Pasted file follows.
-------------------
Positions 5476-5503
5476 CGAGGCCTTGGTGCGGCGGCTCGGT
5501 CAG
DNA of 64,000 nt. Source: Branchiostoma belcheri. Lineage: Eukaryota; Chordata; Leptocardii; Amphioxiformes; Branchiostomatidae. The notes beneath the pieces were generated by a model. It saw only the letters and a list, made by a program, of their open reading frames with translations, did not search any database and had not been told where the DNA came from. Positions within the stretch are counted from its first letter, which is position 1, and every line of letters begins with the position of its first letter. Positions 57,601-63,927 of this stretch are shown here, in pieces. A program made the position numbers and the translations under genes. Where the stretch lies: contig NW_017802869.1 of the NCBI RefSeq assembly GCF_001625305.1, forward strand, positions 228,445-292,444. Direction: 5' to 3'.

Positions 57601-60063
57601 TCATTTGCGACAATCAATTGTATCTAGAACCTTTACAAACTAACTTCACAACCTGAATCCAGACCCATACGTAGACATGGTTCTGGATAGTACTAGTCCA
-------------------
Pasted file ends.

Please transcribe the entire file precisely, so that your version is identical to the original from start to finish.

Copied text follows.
Positions 5476-5503
5476 CGAGGCCTTGGTGCGGCGGCTCGGT
5501 CAG
DNA of 64,000 nt. Source: Branchiostoma belcheri. Lineage: Eukaryota; Chordata; Leptocardii; Amphioxiformes; Branchiostomatidae. The notes beneath the pieces were generated by a model. It saw only the letters and a list, made by a program, of their open reading frames with translations, did not search any database and had not been told where the DNA came from. Positions within the stretch are counted from its first letter, which is position 1, and every line of letters begins with the position of its first letter. Positions 57,601-63,927 of this stretch are shown here, in pieces. A program made the position numbers and the translations under genes. Where the stretch lies: contig NW_017802869.1 of the NCBI RefSeq assembly GCF_001625305.1, forward strand, positions 228,445-292,444. Direction: 5' to 3'.

Positions 57601-60063
57601 TCATTTGCGACAATCAATTGTATCTAGAACCTTTACAAACTAACTTCACAACCTGAATCCAGACCCATACGTAGACATGGTTCTGGATAGTACTAGTCCA